New technology improves livelihoods for Thai women
Local stakeholders are working together to preserve traditional brocade weaving of Thai ethnic groups, upskill and improve the livelihoods of ethnic minority women.
Thai women at Thuan Hoa Social Protection Center in Mai Chau Commune, the northern mountain province of Hoa Binh, have grasped opportunities to understand the market demand for products made of traditional brocade as well as approach new technologies to upskill themselves and their livelihoods.
|A local artisan in Mai Chau, Hoa Binh Province. Photos: RMIT|
Artisan Vi Thi Thuan, who established the center in 2009 to help the ethnic minority people have a secured income, shared with The Hanoi Times that the Thai women encountered difficulties in designing products that suit the tastes of customers, especially young people in the context of high demanding consumption.
She added: “It is our pleasure to receive a project’s support to improve the capacity in production and product development.”
The support has come from the Vietnamese Women’s Museum, RMIT University, and Thuan Hoa Social Protection Centre, who conducted the “Empowerment for Ethnic Women in Mai Chau, Hoa Binh through Cultural Sustainability” project since 2020.
Under the project, Thuan Hoa Social Protection Center participated in the production process to create products that are inspired by Thai cultural identity but with a contemporary twist.
As one of the project’s key stakeholders, the Vietnamese Women’s Museum pioneered coordinating and recommending practical solutions for proposed design ideas of RMIT University.
Fifty RMIT Bachelor of Fashion (Enterprise) first-year students joined the design process which resulted in 21 bag motifs, 18 clothing designs, and 12 modern patterns using Thai cultural elements.
|RMIT students are discussing with artisans about one design|
As one of the RMIT fashion students joining the project, Do Le Ha My expressed that she and other participants have tried to contribute to promoting the traditional costume of the H'mong people by drawing the attention of the young generation through innovative designs while maintaining authentic values.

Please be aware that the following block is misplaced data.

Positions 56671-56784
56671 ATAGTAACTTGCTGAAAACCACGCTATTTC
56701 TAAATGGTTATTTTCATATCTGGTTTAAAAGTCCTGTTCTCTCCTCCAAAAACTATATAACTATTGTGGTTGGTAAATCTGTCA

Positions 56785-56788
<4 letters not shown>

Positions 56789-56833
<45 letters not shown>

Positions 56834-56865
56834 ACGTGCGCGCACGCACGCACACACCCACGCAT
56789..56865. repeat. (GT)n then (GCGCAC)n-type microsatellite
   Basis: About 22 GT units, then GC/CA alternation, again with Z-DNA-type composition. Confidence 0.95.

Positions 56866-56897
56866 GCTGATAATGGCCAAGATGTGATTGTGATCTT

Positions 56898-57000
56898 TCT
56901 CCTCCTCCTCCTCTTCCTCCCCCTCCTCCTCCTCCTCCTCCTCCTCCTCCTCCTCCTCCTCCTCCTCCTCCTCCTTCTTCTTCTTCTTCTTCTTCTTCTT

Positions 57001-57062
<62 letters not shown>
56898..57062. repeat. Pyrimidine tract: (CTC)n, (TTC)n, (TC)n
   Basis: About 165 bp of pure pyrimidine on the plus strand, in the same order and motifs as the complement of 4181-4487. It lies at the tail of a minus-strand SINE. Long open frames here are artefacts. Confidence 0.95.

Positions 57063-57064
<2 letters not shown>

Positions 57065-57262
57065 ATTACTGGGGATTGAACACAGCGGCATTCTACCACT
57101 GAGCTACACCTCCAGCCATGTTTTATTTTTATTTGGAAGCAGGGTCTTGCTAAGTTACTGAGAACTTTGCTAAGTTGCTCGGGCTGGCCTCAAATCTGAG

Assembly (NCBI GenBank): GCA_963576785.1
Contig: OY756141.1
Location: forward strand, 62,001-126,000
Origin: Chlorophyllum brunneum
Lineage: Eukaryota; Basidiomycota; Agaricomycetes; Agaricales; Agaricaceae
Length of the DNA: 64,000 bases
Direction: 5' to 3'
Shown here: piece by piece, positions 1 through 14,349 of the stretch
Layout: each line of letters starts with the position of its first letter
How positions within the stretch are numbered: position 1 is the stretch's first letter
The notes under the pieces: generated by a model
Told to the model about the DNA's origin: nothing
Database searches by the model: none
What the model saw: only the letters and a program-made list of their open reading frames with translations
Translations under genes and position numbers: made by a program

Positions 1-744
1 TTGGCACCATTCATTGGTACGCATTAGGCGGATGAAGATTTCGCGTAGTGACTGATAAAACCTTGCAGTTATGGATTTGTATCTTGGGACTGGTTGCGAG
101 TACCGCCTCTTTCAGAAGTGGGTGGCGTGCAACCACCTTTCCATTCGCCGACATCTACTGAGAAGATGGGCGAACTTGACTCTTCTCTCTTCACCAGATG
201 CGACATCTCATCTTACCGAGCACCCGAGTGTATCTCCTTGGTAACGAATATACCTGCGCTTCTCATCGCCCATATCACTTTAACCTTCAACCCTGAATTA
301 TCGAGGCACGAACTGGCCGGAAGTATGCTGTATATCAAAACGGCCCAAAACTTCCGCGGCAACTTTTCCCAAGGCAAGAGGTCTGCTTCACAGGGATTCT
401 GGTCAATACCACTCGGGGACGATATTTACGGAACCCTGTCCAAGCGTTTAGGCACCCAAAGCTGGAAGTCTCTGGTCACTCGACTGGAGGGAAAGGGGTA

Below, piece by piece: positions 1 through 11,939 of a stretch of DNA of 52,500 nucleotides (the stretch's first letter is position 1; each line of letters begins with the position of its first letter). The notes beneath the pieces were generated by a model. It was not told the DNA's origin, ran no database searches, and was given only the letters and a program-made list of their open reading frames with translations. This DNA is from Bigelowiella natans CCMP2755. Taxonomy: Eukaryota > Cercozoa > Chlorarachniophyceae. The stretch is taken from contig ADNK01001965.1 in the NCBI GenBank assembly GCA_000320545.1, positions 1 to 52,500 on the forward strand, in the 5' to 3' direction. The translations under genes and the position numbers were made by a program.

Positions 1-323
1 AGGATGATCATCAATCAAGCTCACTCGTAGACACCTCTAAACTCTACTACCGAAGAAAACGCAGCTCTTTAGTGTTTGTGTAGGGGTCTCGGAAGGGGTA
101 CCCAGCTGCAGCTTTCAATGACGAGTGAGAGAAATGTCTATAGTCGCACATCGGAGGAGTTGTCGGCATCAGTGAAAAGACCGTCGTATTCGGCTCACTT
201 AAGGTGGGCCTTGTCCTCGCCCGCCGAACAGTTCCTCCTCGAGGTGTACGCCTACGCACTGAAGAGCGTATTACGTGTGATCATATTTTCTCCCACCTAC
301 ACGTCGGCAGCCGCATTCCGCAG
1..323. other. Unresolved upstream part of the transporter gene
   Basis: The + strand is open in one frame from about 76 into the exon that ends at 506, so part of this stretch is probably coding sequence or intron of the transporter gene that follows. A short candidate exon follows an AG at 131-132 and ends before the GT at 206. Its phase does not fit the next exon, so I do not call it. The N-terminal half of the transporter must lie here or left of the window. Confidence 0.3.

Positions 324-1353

In the working process, one of the challenges that Ha My faced was being innovative and contemporary while keeping the original value of the ethnic group’s culture.
To overcome such challenges, they thoroughly researched the recent trends to apply the traditional motifs on modern designs in a creative way that would appeal to today's generation, she told The Hanoi Times.
“Working on the project provided me a chance to learn more about the textile design and technology of Vietnamese ethnic groups in Hoa Binh, particularly the H'mong,” she added.
Their culture has always been linked to the way of living of the local population. The motifs and symbols on H’mong traditional clothing have different meanings and roles in terms of cultural beliefs, clan identification, and tales. In addition, numerous techniques utilized by H'mong women, such as appliqué, reverse appliqué, and batik also contribute to the community’s distinctive culture.
Spreading the project’s values
|The “Hyphen” virtual exhibition is open to the public|
To spread the values brought from the project, a virtual exhibition with the theme “Hyphen” takes place, aiming to raise the voices and concerns of Thai women in adapting to modern life while preserving their traditional culture.
The activity is expected to spread awareness of the traditional culture of the young generation to the public and convey the joint working process among the stakeholders in connecting and creating new products using the traditional brocade weaving techniques of Thai people in Mai Chau, Hoa Binh, according to RMIT.
With a variety of display forms such as photos, videos, and interviews, the exhibition is divided into two themes including “Generating ideas” and “Supporting the community”. It remains open until March 10 2022 and could be accessed at https://artspaces.kunstmatrix.com/en/exhibition/8718491/gach-noi-hyphen
Nguyen Hai Van, Director of the Vietnamese Women’s Museum, shared: “With the worthwhile and sustainable initial results of the project, we sincerely hope that the project model will be replicated by many other ethnic women groups and create new cultural values in responding to the development of today’s society.”
Professor Julia Gaimster, RMIT Dean of School of Communication & Design, emphasized the university is committed to supporting the Vietnamese community by using their expertise and resources to enable the preservation of the craft and heritage skills in Vietnam and to address challenges that have been heightened in the recent pandemic-putting many of the smaller community producers at risk.
|A bag pattern design to be displayed at the exhibition|
Through the activities, Ha My hoped that more people will be interested in wearing garments with traditional values of Vietnamese ethnic minorities, which will allow enhancing the economic and commercial benefits for women in Hoa Binh who work in the garment industry.
For Thuan, the owner of the center, the project is meaningful for the women when the pandemic affected their living to some extent. “It would create more sustainable jobs for our women especially in the context of many uncertainties caused by the Covid-19 pandemic while preserving our cultural identity,” she said.
“I hope the project will be further expanded and get more public attention,” she told The Hanoi Times.
The stakeholders of the project will continue to accompany the Thai ethnic group in Hoa Binh to implement the next phase which is commercializing the products developed from the project.
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